Resources Roundup – Dec’22

Posted by

A post on a Friday? How did that happen?

There’s only one reason – I care!

I care deeply that you, my dear readers and ambitious writers, should not miss any submission opportunities ever!

We’re just starting out on this final month of the year (where did the year go? Don’t ask, even I don’t know!).

The Practicing Writer 2.0: December 2022

Cathy’s Comps and Calls has gone way ahead of time, with Comps and calls for December 2023

The ever-reliable and resourceful Publishing … and Other Forms of Insanity has rolled out the usual trio of useful posts:

115 Calls for Submissions in December 2022

66 Writing Contests in December 2022

5 Distinctive Writing Conferences and Workshops in December 2022

I am happy to share that I have a story out in this anthology: Trees: Haaf, Beverly, Leacock, Dina: 9781948899192: Amazon.com: Books

As if that’s not enough, I’ve also stitched together a series of links to useful articles that should inspire your reading AND your writing! Here they are:

I didn’t know there were ways to read a poem, but The Atlantic shares 20 Strategies

The Cincinnati Review has a new series on Writers’ Day Jobs which I find quite fascinating and serves as a major source of inspiration to me!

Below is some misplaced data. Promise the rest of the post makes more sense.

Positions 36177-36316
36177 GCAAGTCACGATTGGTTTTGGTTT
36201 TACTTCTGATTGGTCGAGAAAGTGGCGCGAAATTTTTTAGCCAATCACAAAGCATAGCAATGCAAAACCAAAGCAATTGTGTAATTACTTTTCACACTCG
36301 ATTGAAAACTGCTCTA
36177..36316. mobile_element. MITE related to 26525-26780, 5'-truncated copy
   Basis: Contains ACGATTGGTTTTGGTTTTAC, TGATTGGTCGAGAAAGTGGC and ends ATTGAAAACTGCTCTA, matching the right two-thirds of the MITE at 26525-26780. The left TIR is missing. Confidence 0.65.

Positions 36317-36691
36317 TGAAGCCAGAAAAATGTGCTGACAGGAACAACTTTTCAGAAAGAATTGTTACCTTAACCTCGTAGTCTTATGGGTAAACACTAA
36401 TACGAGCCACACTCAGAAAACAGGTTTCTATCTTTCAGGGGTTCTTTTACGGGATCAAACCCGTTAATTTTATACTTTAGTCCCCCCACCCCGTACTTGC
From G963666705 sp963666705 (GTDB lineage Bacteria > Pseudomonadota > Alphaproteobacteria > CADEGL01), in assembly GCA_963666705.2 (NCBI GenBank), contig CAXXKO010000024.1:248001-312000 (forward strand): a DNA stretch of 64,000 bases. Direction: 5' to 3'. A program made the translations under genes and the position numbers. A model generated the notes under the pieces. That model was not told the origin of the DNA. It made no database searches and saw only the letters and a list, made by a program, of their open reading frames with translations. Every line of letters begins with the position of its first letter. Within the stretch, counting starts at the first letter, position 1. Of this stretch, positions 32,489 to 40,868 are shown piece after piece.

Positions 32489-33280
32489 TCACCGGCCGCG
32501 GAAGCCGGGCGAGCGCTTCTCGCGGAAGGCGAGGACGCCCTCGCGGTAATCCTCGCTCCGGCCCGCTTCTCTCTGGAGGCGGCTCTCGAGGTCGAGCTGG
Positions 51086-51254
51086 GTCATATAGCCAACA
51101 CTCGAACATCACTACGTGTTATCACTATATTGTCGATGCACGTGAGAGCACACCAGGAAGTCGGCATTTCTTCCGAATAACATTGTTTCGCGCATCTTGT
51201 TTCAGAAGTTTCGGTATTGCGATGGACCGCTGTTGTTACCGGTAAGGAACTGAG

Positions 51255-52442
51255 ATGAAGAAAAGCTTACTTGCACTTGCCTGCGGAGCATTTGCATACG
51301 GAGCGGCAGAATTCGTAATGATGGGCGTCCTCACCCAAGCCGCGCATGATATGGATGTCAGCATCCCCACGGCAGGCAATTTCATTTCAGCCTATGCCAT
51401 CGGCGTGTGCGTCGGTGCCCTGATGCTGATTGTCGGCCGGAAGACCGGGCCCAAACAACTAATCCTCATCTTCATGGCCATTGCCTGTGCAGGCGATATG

This article holds a lot of thought-provoking information and commentary: Good News For African Writers – by Audrey Simango. I think it’s highly relevant for Asian writers too.

If you are looking for some Literary Magazines That Pay Writers: Pitch These 20 Markets

These poems at Rattle really affected me: “A Little Flower” by Ting Li and

“The Dramatic Cashier” by Alisha N. Wright

I’ve written one, now I’ve got to read more of them: The 60 Best Campus Novels from the Last 100 Years ‹ Literary Hub

A killer post on How to Write Your First Paragraph

By the same author: #5onFri: Ways Movies Sabotage Writing Skills – John Matthew Fox

I have so many thoughts on this – I’ll probably write up a separate blog post on it: Do writers read lit mags? – by Becky Tuch

Looking for Twitter alternatives? Seek no further! Writers Wrestle with Twitter: Do I Stay or Go (and Where?) over at Literary Hub

Still loving the Duolingo blog! Check out these Creative Ways to Practice Your New Language

One might think that the first draft is the toughest part of writing, but I believe that honour lies with Editing. This post shares some great advice: Dire Necessities: Editing and Revision

So glad this never materialized: How Jane Austen Almost Walked Away From Writing

Reflections on writing and publishing your novels: Is That All There Is? at BREVITY’s Nonfiction Blog

If you’re struggling to begin the writing process, this should help you: Where Do I Start?

And that, my scribbler friends, is all I have for now, while I go rehearse my interview questions for the PIL Sessions tomorrow! Wish me luck!

Leave a Reply

Fill in your details below or click an icon to log in:

WordPress.com Logo

You are commenting using your WordPress.com account. Log Out /  Change )

Twitter picture

You are commenting using your Twitter account. Log Out /  Change )

Facebook photo

You are commenting using your Facebook account. Log Out /  Change )

Connecting to %s